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Why All Rating & Polling Methods Are Wrong

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  • Why All Rating & Polling Methods Are Wrong

    Date: Thu, 30 Nov 2000 04:34:55 -0600
    From: Mark Hopkins <whopkins@alpha.csd.uwm.edu>
    Subject: Why All Rating & Polling Methods Are Wrong

    A little incisive commentary for your enjoyment. And a challenge (which
    I believe is an impossible challenge).

    CONJECTURE:
    All rating & polling methods, no matter how conceived (be they defined
    by human
    voting, checking animal entrails or star charts, coin tosses,
    mathematical formula,
    computational algorithm or otherwise) will ALL fail in one of the
    following three ways:

    (a) The "Mount Union" effect. Exaggerated ranking of undefeated/untied
    teams.

    Particularly, Division III Mount Union being placed in the midsts of
    Division I teams in recent years; but also cases like 1956 Oklahoma
    being ranked #1 even though it played only 1 (nowhere-near-contender)
    winning team in 1956!

    (b) The "Tennessee" effect. Exaggeration of schedule strength.

    Particular, in 1997, the SEC was so completely dominant over everyone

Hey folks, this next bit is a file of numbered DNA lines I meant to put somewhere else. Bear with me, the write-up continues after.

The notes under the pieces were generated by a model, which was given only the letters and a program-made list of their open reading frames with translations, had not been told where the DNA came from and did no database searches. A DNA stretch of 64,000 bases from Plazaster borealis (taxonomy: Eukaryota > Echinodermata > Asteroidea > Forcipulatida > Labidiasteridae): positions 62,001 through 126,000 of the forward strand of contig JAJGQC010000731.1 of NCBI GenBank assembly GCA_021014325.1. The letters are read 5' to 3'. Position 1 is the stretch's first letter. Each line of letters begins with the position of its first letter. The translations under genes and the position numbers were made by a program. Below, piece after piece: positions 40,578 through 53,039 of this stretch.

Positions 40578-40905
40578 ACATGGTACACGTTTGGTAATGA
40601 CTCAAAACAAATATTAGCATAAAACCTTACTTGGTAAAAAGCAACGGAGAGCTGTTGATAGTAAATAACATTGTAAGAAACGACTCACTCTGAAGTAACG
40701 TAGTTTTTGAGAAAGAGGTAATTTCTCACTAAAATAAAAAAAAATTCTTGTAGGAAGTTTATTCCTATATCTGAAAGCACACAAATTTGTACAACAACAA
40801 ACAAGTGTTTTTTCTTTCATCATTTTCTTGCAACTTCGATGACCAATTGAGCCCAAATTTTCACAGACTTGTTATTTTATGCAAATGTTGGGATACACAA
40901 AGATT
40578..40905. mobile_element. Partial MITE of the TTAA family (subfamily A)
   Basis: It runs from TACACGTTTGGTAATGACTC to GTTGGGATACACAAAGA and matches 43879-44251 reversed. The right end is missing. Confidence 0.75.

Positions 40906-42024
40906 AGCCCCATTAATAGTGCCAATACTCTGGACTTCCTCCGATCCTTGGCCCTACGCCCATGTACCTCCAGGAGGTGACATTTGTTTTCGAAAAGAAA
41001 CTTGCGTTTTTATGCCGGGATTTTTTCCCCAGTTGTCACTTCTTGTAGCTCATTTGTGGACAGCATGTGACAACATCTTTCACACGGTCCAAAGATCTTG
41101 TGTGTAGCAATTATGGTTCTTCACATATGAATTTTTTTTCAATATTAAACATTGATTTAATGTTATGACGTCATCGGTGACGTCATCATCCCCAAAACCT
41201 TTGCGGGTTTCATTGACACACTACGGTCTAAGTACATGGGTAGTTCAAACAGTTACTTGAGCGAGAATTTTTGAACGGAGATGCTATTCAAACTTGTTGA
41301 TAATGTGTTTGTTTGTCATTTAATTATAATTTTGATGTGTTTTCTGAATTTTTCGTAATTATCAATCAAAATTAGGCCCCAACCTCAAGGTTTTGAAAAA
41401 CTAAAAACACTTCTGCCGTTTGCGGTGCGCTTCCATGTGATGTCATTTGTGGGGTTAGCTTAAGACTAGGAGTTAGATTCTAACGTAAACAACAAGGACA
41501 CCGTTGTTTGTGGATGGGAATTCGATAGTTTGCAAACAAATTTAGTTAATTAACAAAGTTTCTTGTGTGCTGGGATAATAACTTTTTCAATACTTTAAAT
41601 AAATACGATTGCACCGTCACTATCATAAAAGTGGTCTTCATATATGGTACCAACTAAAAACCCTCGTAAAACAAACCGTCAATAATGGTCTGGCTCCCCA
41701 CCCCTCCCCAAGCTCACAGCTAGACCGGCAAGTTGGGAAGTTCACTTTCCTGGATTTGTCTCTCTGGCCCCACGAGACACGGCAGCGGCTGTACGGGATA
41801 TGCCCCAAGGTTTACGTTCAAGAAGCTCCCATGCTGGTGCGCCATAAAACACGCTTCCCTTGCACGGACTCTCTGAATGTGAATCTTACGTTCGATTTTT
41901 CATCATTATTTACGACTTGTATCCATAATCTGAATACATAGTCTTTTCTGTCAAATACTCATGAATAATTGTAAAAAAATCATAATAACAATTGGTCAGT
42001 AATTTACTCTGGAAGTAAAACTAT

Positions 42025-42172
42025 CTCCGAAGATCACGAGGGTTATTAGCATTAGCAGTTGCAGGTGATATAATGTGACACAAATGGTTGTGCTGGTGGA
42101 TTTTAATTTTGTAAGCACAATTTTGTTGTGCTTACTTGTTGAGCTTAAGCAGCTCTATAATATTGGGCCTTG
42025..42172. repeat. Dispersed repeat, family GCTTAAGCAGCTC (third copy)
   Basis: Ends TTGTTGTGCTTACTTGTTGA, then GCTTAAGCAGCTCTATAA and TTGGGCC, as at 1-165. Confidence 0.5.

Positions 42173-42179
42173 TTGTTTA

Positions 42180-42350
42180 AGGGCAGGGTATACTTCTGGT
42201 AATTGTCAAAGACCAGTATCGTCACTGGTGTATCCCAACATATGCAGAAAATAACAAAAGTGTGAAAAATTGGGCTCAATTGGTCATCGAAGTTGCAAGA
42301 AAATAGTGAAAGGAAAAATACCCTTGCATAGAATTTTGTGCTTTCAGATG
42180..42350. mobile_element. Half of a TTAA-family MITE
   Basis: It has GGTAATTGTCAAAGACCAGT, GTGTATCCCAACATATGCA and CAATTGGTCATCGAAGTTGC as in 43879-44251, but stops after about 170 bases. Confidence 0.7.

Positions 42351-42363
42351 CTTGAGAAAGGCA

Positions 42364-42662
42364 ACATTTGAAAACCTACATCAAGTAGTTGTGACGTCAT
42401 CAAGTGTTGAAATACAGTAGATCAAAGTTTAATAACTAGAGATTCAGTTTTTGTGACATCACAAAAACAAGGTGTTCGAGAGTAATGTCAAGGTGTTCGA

else, as to be virtually an entire division onto itself. A rating
    method which puts too much emphasis on schedule strength will place
    Tennessee at #1 even over Nebraska. Nebraska won its bowl game against
    Tennessee.

    A similar thing happened in 1919 with the Western Conference.

    or

    (c) It will be at odds with the Won-Loss percentage, even in
    round-robins where the "Pct." is the nearly universal standard
    definition of "Best" and (more importantly) in tight-enough schedules
    where its use is equally universal (like conferences).

    More generally and more to the point:

    (c') It will be at odds with the Won-Loss Percentage (even taking into
    account opposition strength) in not-so-loose schdules (like Division I-A
    Overall).

    There is simply no rating method which can avoid all 3 failures.
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